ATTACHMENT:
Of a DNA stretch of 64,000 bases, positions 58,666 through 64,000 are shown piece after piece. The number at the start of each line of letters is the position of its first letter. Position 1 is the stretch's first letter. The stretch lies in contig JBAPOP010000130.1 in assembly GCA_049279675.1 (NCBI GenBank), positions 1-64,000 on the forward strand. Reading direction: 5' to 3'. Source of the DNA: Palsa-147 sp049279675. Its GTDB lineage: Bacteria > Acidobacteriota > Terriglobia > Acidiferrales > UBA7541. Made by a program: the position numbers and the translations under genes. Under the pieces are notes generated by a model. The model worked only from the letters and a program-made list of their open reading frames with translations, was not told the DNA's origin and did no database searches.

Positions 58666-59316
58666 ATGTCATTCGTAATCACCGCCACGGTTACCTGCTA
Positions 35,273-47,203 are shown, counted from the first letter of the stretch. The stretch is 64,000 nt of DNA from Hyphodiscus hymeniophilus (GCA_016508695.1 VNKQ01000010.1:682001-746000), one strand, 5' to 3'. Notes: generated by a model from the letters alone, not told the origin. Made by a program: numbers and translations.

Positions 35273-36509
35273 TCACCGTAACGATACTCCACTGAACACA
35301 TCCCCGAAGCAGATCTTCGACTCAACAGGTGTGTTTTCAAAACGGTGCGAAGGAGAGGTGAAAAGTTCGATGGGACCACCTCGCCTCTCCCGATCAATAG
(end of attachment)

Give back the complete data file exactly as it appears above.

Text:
Of a DNA stretch of 64,000 bases, positions 58,666 through 64,000 are shown piece after piece. The number at the start of each line of letters is the position of its first letter. Position 1 is the stretch's first letter. The stretch lies in contig JBAPOP010000130.1 in assembly GCA_049279675.1 (NCBI GenBank), positions 1-64,000 on the forward strand. Reading direction: 5' to 3'. Source of the DNA: Palsa-147 sp049279675. Its GTDB lineage: Bacteria > Acidobacteriota > Terriglobia > Acidiferrales > UBA7541. Made by a program: the position numbers and the translations under genes. Under the pieces are notes generated by a model. The model worked only from the letters and a program-made list of their open reading frames with translations, was not told the DNA's origin and did no database searches.

Positions 58666-59316
58666 ATGTCATTCGTAATCACCGCCACGGTTACCTGCTA
Positions 35,273-47,203 are shown, counted from the first letter of the stretch. The stretch is 64,000 nt of DNA from Hyphodiscus hymeniophilus (GCA_016508695.1 VNKQ01000010.1:682001-746000), one strand, 5' to 3'. Notes: generated by a model from the letters alone, not told the origin. Made by a program: numbers and translations.

Positions 35273-36509
35273 TCACCGTAACGATACTCCACTGAACACA
35301 TCCCCGAAGCAGATCTTCGACTCAACAGGTGTGTTTTCAAAACGGTGCGAAGGAGAGGTGAAAAGTTCGATGGGACCACCTCGCCTCTCCCGATCAATAG